Simply put, every organization that stores or handles data is at risk of a cyber attack.
As technology advances, companies are collecting, storing and transferring more personal information about their customers and employees than ever before. This not only puts a target on an organization’s back, but it also means that just one breach can affect thousands or even millions of individuals.
And, unfortunately for businesses, cyber incidents cost more than just data:
- Data breaches are becoming increasingly expensive. While cyber liability insurance can help offset the costs of a data breach and any subsequent litigation, just one breach can be financially devastating. According to a survey conducted by the Ponemon Institute, the average cost of a data breach was $5.78 million, or $255 per lost or stolen record.
- Cyber incidents can lead to serious reputational damage, significantly impacting directors and officers. Reputational damages can easily reach six figures. According to Kaspersky Lab, a global cyber security company, a single cyber incident caused brand damage of $8,000 for small and medium-sized businesses and $200,000 for larger organizations. When wide-scale breaches occur, a company’s reputation can be tarnished, sometimes permanently. In addition, the public holds organizations accountable for major losses of personal data, and directors and officers are often the ones who take the blame.The Benefits of a Cyber Incident Response PlanMost organizations have some form of data protection in place. While these protections are critical for minimizing the damages caused by a breach, they don’t provide clear action steps following an attack. That’s where cyber incident response plans can help.Cyber incident response plans are written guides comprised of instructions, procedures and protocols that enable an organization to respond to and recover from various kinds of data security incidents. Cyber attacks are no longer a matter of if, but when, and reacting to an inevitable breach takes more than just threat neutralization.Companies must have the ability to respond to and defend against evolving threats. Cyber incident response plans give organizations the tools they need to further enhance their data protection practices as well as help them:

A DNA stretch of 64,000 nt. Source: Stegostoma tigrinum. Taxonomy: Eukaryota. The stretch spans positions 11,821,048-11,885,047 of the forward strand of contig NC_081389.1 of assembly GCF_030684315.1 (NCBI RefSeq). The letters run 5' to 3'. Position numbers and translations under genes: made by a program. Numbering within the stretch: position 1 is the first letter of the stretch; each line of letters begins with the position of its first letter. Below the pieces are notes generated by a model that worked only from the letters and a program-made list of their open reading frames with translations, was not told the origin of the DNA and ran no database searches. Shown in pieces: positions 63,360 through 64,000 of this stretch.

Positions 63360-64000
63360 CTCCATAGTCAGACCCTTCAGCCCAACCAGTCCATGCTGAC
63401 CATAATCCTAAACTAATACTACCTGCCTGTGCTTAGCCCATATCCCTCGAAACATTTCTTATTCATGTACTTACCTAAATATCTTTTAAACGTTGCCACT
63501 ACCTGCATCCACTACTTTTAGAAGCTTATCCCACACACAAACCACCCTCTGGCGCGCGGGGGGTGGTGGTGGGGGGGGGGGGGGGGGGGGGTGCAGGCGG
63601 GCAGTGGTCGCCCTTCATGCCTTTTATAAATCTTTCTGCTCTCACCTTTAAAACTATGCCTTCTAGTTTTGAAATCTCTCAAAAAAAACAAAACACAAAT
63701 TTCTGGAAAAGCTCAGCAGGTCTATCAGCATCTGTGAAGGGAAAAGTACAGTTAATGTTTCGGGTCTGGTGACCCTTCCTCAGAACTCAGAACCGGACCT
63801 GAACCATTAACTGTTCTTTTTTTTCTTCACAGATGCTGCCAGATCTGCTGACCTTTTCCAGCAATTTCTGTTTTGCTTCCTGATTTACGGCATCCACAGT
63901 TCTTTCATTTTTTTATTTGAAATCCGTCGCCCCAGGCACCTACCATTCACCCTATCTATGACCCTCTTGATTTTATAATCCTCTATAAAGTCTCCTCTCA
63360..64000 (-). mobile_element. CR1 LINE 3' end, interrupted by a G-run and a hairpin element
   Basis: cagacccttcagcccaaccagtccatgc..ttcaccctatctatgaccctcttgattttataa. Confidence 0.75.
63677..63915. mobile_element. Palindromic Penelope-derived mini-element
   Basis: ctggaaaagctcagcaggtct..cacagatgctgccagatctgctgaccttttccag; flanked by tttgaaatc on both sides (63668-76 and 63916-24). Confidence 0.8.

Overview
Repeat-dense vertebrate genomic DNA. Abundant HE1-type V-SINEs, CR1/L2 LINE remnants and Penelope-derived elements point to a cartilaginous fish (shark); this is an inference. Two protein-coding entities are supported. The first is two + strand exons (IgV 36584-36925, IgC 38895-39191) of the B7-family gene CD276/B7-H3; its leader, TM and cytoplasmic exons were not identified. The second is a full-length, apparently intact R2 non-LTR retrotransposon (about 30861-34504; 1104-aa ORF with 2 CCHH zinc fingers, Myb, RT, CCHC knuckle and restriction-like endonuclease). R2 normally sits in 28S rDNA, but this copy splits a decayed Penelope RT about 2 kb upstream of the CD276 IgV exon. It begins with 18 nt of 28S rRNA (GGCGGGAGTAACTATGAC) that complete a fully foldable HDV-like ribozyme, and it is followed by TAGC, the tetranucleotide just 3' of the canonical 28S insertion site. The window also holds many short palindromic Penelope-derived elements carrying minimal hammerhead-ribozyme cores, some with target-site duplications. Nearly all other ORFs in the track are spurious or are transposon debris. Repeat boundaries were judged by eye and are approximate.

- Anticipate cyber security incidents before they occur.
- Minimize the impact of cyber security incidents.
- Mitigate threats and vulnerabilities while a cyber attack occurs.
- Improve cyber security response overall, encouraging buy-in at a management level.
- Reduce the direct and indirect costs caused by cyber security incidents.
- Maintain business continuity in the face of major threats.
- Prevent the loss of data critical to their business.
- Improve the overall security of their organization.
- Strengthen their reputation as a secure business, thus increasing partner and customer confidence.
- Devote more time and resources to business improvements, innovation and growth.
Above all, cyber incident response plans can help organizations better understand the nature of an attack, which, in turn, promotes a fast and thorough response to threats. However, cyber incident response plans are typically created and implemented as part of larger cyber security programs. As such, it’s important for businesses to have a basic understanding of what goes into creating an effective cyber security program.